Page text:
75. Hey Steph –
    You look like you need a break. Come see my latest post on some yarn shops Down Under which may interest you. I’ll even put you up in my Stash Room (trust me, it deserves initials – just try not to breathe the yarn fumes!!).

  76. Here…have a good giggle at this knitting cartoon. It’s only a few minutes of procrastination, but I hope it’ll help you destress a little. It’s done wonders for me this fine..oh bloody hell it’s already 2 am.
    Best of luck with everything, and I’m sure your book is going far better than my homework, so no worries.

  77. Is 42 not the answer in Douglas Adams’ series of Hitchhikers Guide to the Galaxy?
    The only problem to this is not knowing the question. Of course.

  78. We’re pulling for you, Steph! I’d chime in advice on the shawl but I am even worse at counting than you are. :o)

  79. I recognize that pose . . . that is the one that I was doing last night at 9:54 . . . when I decided that my project that is due, ummmmm, tomorrow, is ridiculously stupid and not making a whole heck of a lot of sense. Turned off the laptop, poured a glass of wine, turned on the TV (CSI Miami) and finished a bowl that I’m going to felt. And this morning, I woke feeling way behind but also realized that for the first time in three days I felt human. Of course, it was 4:20 in the morning because the stupid project is still due tomorrow and it was tapping on my forehead. But, I felt better. Seriously, doing something “normal” is very healthy. Grab your bike and ride . . . even doing the laundry can help (okay, not really) . . . but washing dishes does. Making bread is very theraputic (kneading works out all the angst against just about everything). DO SOMETHING ELSE . . . for a very short period of time.

  80. A while ago I had lace with a stitch count that wouldn’t come right. In sheer frustration, I put it aside for a couple of months. Finally deciding that I couldn’t let it win, I graphed it out to find where/when the stitches-per-row changed. It took a while, but it worked. Can you graph a single repeat of your pattern to find where it’s 42 rows? Or where you can fiddle with it to make it 42?

  81. You know, leaning back like that helps because it allows the air in your lungs to travel more directly to the back of your brain where scientists have come to believe some of our deeper, better, and brighter creative thoughts lie dormant waiting for the right posture to possibly release them for our use. It is a shame that people who never put their heads back like that may never glimpse their true potential.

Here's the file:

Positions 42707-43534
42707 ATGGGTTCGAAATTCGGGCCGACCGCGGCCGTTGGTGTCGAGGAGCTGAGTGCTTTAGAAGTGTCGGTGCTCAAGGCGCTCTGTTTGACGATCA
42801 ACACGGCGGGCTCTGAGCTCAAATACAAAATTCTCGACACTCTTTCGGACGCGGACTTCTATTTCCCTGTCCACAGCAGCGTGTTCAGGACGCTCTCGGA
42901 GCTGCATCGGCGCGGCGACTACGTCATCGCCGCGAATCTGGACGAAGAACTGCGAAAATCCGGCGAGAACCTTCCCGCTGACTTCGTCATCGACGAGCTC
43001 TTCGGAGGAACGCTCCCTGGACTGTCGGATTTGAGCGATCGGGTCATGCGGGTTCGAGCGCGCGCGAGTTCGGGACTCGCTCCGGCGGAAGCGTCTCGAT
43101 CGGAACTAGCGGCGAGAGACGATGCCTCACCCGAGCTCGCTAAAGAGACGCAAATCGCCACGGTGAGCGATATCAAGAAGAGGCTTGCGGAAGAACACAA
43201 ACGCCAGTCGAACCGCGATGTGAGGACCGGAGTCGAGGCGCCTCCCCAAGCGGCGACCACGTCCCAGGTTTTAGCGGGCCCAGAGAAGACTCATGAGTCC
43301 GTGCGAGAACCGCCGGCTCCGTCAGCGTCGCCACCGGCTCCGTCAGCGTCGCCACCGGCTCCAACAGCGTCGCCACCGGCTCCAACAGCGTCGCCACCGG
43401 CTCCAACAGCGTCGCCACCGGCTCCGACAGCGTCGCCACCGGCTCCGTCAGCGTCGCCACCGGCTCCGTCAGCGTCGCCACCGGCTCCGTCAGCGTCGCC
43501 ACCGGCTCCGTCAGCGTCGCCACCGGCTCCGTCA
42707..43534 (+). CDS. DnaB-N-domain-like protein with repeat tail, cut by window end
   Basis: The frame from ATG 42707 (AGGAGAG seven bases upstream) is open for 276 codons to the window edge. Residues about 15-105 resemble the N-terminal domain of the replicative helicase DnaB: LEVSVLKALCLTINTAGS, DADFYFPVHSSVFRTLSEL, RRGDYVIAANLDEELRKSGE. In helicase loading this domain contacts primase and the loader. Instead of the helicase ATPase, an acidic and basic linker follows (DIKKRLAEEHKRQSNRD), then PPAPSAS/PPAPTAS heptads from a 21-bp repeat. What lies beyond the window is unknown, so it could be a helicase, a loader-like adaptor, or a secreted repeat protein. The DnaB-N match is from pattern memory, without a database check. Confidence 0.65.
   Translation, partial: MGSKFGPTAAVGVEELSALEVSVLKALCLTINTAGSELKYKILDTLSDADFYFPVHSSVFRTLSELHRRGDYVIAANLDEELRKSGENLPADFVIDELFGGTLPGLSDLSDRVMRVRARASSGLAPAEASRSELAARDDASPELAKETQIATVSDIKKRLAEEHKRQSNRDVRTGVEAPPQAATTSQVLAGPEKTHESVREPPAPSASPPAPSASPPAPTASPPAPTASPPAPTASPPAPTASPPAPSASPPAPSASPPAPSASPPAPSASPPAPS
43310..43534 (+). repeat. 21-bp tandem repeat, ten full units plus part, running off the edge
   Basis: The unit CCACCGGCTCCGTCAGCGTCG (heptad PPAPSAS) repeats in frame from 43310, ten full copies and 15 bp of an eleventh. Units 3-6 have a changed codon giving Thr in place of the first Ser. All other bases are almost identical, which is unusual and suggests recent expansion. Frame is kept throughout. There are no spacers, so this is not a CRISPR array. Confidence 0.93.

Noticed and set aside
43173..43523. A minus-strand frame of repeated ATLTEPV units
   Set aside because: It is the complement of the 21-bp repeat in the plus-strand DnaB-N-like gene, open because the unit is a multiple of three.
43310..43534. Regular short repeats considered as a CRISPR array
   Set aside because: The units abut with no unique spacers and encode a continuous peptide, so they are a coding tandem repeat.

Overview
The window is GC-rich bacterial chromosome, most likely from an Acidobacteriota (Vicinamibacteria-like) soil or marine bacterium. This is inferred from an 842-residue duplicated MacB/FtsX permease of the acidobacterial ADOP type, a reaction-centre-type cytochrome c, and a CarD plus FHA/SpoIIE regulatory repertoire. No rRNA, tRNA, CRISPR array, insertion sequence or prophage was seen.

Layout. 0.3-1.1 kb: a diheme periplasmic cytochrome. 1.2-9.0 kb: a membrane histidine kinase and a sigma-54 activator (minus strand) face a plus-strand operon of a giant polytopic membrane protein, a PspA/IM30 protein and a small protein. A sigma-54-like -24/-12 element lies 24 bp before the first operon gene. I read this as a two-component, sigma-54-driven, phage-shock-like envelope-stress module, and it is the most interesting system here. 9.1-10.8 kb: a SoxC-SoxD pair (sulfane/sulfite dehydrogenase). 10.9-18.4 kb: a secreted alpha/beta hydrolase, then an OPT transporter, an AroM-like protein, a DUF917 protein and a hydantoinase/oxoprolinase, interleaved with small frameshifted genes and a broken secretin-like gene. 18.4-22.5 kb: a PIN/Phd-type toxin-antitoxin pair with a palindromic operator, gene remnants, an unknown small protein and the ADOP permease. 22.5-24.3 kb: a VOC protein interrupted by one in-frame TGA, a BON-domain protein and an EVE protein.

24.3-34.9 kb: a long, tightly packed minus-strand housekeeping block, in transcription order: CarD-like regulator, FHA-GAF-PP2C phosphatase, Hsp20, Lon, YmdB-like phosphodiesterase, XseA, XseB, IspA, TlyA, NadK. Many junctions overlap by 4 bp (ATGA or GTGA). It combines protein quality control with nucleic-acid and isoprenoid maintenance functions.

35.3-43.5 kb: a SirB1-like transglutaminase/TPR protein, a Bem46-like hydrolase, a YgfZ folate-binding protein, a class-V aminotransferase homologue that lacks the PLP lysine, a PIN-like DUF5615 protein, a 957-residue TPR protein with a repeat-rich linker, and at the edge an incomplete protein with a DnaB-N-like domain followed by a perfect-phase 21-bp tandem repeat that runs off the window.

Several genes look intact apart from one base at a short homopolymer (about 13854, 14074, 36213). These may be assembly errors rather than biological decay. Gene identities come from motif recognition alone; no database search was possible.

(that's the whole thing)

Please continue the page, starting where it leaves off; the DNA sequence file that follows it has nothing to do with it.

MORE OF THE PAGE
You, however, are obvious releasing some of yours.

  82. Isn’t that photo booth thing fun (or scary – I haven’t decided which yet). Hubby and I got a new mac this past weekend and when I discovered the photo thingy I had to tell him “oooh – the Harlot’s got one of these!” I’ve been playing with it ever since. I guess the scary part is truly discovering how I look pre-coffee first thing in the morning. It’s not a pretty picture. Here’s wishing you luck on the book! Hope all is well – this too shall pass.

  83. I have no advice on the shawl, but leaning back in the chair like that is great for stretching the muscles that have tightened up whilst you claw you way through the black and twisted miasma that your book appears to have become in your mind. It’s really no such thing; it just seems that way when you have been wrestling with it for 18 hours/day for what seems like forever.
    fwiw, I find that chocolate and wine complement each other extremely well. Just sayin’.

  84. OK, this comment is coming from someone who is the queen of “fudging” increases and decreases…. Is there a section in the middle of the pattern repeat where you could add 2 stitches? Maybe an extra YO at the beginning and end of a pattern repeat before you add the border? If it were me, and I’m one of those self-taught, gauge-hating, fudge-pattern, types, I’d be figuring out a way to add those two stitches somewhere in the pattern repeat before adding the border.

  85. Hugs. Just hugs. It sounds like you need a few. Maybe some nice petting as well. Not that kind! The over the forehead and stroking the hair sort. Jeez!

  86. You know dear, I love you dearly and have purchased all your books (as has my mother), but I’ve been a professional writer… it does wear on you after a while… and I didn’t even have book deals, just magazine and newspaper publishers to deal with but is there any chance you can relax for a while after this one? I mean, deal with the book tours and all… but put off another book for a year or two? Don’t get me wrong. I really do love reading your stuff… but I think I’m speaking for everyone here when I say we surely don’t want you to have a nervous breakdown! Get through this but relax after this for a while. Okay?

  87. Hey Sweetpea-
    Just catching up on my reading and wanted to tell you to take good care of yourself in these last steps. Stay clear of poutine – cook yourself some butternut yum yums and be well!
    Thinking of you…

  88. Ooh, ooh, I’ve had an idea. Okay, said shawl is square correct? okay. this will work for round too!! take lacey bunchy things up to the corner as all other blocks are, cast off. now you have a thing that looks all zig-zaggy. pick up desired number of stitches to make create a half triangle (90 degree) bridging area and then go on to desired border. This way, each section will be the same size & same number of stitches. (ergo, symmetrical)I really wish I could draw something to illustrate this. I may also be way off base or not even remotely on the same wavelength.

Comments are closed.